railroad, and the bridge are far removed from religious influences and
are not propitious to the communion of man with his Lord and Redeemer.
Their treatment in those remote places is sometimes severe,
harsh, and often cruel. It
would not be tolerated in cities and large towns.
The people would indignantly protest against members of the
human family being subjected to such hardships.
They are generally obliged to work not only on six days of the
week, but also on Sundays. Passing
through Waterville two weeks ago today, about six o'clock in the
evening, one could see hundreds of those people, after sweltering
during the day under the rays of blazing sun, rudely and pitilessly
marched off tottering and staggering from the railroad bed to the
gravel pit to work until eight o'clock.” 2
This was truly a most stirring account
of Italian immigrant workers, our grandfathers, fathers, and uncles
on their daily toil to establish a new life in a new country.
Evening Register described the contents of the cornerstone:
“Deposited in the cornerstone was a
bronze box containing the following paper written in English, Latin,
and Italian: That it may rebound to the greater honor and glory of the
Catholic religion and the American Republic and for the good and
welfare of Torrington, Right Rev. Michael Tierney, D.D., Bishop of
Hartford, Pius the Tenth, Pope of that name, happily and gloriously
reigning, Theodore Roosevelt, President of the United States, Rollin
S. Woodruff being Governor of Connecticut, William Dayton being Warden
of Torrington, in the presence of a large multitude of clergy and
people, laid according to the rite of the Holy Catholic Church, the
cornerstone of St. Peter's Church, Torrington, County of Litchfield,
State of Connecticut, this ninth day of August in the Year of Our
Lord, one thousand nine hundred and eight.”3
of Louis Longhi and Brothers completed the foundation and placed a
temporary structure above ground.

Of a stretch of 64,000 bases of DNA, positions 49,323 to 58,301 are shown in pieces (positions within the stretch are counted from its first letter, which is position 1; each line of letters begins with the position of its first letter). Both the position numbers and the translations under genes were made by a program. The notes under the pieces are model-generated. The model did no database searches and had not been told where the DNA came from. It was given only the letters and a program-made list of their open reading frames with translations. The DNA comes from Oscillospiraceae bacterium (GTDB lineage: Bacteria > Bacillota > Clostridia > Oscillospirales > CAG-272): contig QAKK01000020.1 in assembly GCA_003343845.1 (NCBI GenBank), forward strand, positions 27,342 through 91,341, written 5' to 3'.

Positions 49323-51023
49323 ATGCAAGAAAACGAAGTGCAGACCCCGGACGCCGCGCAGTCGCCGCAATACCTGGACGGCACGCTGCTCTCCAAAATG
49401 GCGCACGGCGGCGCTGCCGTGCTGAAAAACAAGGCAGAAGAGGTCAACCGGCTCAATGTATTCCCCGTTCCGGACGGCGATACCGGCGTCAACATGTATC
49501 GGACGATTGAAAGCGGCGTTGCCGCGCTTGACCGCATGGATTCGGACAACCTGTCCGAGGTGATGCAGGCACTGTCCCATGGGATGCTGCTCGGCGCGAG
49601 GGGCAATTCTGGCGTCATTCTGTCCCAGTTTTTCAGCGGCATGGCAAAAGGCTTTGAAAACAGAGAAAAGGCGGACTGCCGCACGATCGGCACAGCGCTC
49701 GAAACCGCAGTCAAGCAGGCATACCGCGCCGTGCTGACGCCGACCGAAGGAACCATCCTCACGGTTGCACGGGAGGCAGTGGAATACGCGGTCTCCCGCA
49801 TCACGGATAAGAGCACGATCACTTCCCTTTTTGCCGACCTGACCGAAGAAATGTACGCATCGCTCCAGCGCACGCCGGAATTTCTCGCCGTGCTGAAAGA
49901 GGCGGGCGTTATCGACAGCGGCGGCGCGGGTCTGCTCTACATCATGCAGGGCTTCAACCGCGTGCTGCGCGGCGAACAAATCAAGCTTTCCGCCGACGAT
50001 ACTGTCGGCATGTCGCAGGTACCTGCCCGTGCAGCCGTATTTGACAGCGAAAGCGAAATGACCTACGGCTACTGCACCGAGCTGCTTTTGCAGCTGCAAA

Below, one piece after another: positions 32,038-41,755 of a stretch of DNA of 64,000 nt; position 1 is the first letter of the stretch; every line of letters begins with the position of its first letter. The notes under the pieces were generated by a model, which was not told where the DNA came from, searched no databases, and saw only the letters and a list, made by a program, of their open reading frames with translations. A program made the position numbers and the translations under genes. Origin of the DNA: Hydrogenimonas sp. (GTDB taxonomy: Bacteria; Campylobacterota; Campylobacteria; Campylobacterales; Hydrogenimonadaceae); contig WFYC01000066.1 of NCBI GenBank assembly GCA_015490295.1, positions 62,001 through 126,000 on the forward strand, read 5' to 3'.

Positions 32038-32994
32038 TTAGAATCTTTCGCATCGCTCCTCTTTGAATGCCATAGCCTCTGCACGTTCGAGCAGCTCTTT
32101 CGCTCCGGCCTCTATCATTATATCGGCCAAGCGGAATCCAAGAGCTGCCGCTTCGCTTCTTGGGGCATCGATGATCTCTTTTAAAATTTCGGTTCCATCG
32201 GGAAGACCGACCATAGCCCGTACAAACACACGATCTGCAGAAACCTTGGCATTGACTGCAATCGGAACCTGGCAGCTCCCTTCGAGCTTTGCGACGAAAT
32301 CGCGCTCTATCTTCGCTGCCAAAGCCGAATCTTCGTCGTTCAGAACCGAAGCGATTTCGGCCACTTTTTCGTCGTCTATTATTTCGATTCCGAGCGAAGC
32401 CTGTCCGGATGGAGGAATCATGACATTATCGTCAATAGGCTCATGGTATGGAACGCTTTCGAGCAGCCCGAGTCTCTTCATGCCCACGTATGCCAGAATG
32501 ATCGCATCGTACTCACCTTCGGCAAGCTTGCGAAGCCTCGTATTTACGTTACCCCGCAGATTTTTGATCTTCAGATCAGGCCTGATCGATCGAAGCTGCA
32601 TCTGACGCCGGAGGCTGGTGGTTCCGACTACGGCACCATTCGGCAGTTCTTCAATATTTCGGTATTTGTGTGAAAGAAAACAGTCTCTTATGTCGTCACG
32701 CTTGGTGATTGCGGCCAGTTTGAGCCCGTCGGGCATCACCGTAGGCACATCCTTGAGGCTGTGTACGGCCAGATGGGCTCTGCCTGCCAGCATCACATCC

The final two-story structure was to be added when financial
conditions allowed. At
that time it was expected to be completed in a few years.
months later on Saturday, November 14, 1908, the Right Reverend
Monsignor Synnott, Administrator of the Diocese of Hartford, conducted
the dedication service. Bishop
Michael Tierney had recently died.
The Reverend Murray of Hartford and Father Ricci of Meriden
assisted Monsignor Synnott. Miss
Rose Negri, organist, was accompanied by a choir of Italian singers.
The Evening Register of October 14,
1912 reported the transfer of Father Martinez to St. Michael Church,
Patterson, New Jersey. Father
Martinez was St. Peter's first pastor.
His efforts and achievements on behalf of Torrington's Italian
citizens were duly noted and recognized in The Evening Register news
article. It was through
the efforts of Father Martinez that St. Peter Church was established.
His immense contributions to St. Peter Church cannot be
St. Peter's second pastor
was Father Anthony Rizzo. Father
Rizzo was the nephew of the Very Reverend Leo da Saracena, who had
been an important person in the religious life of the early Italian
immigrants to Torrington. Father Rizzo was a diligent pastor and tended to an
ever-increasing number of Italian immigrants.
After less than two years as pastor, Father Rizzo was
transferred in August, 1914 to Holy Rosary Church, Bridgeport, CT.
For unknown reasons,
Bishop John J. Nilan closed St. Peter Church to services upon the
transfer of Father Rizzo. Most
naturally, the Italian community did not like this and the Bishop had
to know that this would not be taken lightly.
A meeting was held by the parishioners to discuss the matter.
It was agreed that a committee would be appointed to petition
Bishop Nilan to reopen the church and appoint a permanent pastor to
succeed Father Rizzo. A
request to appear before the Bishop was made.
The committee was composed of Nicholas Calabrese, Nicholas
Guerrieri, John Sullo, and Paul Telesca and presented its case to
Bishop Nilan on September 11, 1914.
Evidently the Bishop was impressed with the committee's
presentation, because he appointed a temporary pastor by the
On September 24, 1914,
Bishop John J. Nilan appointed the Reverend Salvatore Bonforti to the
pastorate of St. Peter Church. Father
Bonforti said his first Mass at St. Peter Church on Sunday, September
27, 1914. Father
Salvatore Bonforti served as the pastor of St. Peter's for almost
sixteen years, leaving on January 13, 1930.
However, at the beginning of 1919 Father Bonforti returned to
Italy for two years. During his absence Father Louis Robotti served as
administrator of St. Peter Church.
During his sixteen years as pastor of St. Peter Church, Father
Bonforti had the responsibility of coordinating the construction of
the church edifice. He very ably oversaw the entire building process: the
decision to relocate St. Peter Church to East Main Street, the
of the edifice in September, 1926, and the dedication of the new
church on May 13, 1928.